Party Planning 101: The Timeline

3-4 weeks before the party:
Send out invitations (call, email, snail mail).

1 week before:
Finalize your menu & make a list of everything you’ll need to buy or make for the party.

Two days before:
Load your CD player or MP3 player with a great party playlist
-Stick with the party theme if you want, Zydeco bands for Fat Tuesday, Mariachi on Cindo de Mayo… or collect a few of your favorite albums – anything you think would make nice background music.

Clean up your house. Clear off counters, make space in the fridge, hide anything you wouldn’t want your guests to see (dirty laundry, piles of mail, stacks of magazines, etc.).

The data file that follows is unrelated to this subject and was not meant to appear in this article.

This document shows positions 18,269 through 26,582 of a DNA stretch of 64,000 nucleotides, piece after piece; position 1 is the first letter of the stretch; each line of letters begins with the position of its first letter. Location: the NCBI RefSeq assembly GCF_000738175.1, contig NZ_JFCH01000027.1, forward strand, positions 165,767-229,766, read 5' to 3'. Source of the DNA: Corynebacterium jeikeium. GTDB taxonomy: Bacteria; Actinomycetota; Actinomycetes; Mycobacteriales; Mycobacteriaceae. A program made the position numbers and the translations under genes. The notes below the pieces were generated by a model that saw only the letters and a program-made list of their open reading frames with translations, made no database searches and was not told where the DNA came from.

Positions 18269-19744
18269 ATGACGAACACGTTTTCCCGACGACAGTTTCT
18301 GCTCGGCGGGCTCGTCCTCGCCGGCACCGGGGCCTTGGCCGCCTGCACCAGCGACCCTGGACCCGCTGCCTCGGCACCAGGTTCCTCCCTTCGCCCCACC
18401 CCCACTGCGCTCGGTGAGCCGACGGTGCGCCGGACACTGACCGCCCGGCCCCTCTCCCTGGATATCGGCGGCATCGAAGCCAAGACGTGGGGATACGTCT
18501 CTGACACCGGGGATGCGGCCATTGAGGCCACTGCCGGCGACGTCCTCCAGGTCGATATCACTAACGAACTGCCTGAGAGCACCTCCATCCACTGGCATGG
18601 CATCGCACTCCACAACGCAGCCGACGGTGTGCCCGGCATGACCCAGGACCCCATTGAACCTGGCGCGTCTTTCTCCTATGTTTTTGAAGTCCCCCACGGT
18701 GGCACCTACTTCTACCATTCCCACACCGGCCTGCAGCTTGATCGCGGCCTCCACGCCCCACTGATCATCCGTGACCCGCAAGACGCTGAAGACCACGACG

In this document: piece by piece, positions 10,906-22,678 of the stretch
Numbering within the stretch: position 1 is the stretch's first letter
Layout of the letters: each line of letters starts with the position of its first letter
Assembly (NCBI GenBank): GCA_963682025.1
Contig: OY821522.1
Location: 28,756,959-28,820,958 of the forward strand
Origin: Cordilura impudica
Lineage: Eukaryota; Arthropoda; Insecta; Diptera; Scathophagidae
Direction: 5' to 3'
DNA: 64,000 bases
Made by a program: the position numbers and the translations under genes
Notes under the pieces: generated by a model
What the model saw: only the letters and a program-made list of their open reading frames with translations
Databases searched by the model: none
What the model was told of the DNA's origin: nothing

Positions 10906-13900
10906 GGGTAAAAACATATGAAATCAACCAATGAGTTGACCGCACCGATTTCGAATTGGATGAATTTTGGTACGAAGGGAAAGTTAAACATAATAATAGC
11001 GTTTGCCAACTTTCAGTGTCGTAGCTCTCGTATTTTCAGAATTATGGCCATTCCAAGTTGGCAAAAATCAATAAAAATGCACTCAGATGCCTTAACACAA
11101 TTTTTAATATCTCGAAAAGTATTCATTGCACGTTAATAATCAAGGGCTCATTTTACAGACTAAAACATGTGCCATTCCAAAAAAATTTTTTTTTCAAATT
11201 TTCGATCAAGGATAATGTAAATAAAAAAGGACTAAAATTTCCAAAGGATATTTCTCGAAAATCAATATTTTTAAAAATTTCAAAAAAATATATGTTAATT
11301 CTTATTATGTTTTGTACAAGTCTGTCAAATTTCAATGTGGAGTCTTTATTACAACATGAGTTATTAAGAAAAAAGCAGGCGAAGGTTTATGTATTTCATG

Go to the grocery store, liquor store, farmer’s market, etc and get all your supplies.

The night before:
Set the table, put out your centerpiece or decorations, set out glasses & cocktail napkins and gather the serving dishes & utensils you’ll need.

Prep anything you can – chop ingredients, make sauces or dressings, cook anything that can be done early so all you have to do is assemble & finish it all off tomorrow.

Two hours before:
Shower & get dressed. Wear something comfortable that you can move around in and don’t mind getting a little dirty. It’s hard to be a good hostess if you’re secretly freaking because you spilled something on your great-grandmother’s lace shift.

Set up after dinner coffee so you can just turn it on when it’s time for dessert.

One hour before:
Put out appetizers that can be served at room temperature.

Remove ingredients from the fridge & start finishing your dishes.

As first guests arrive: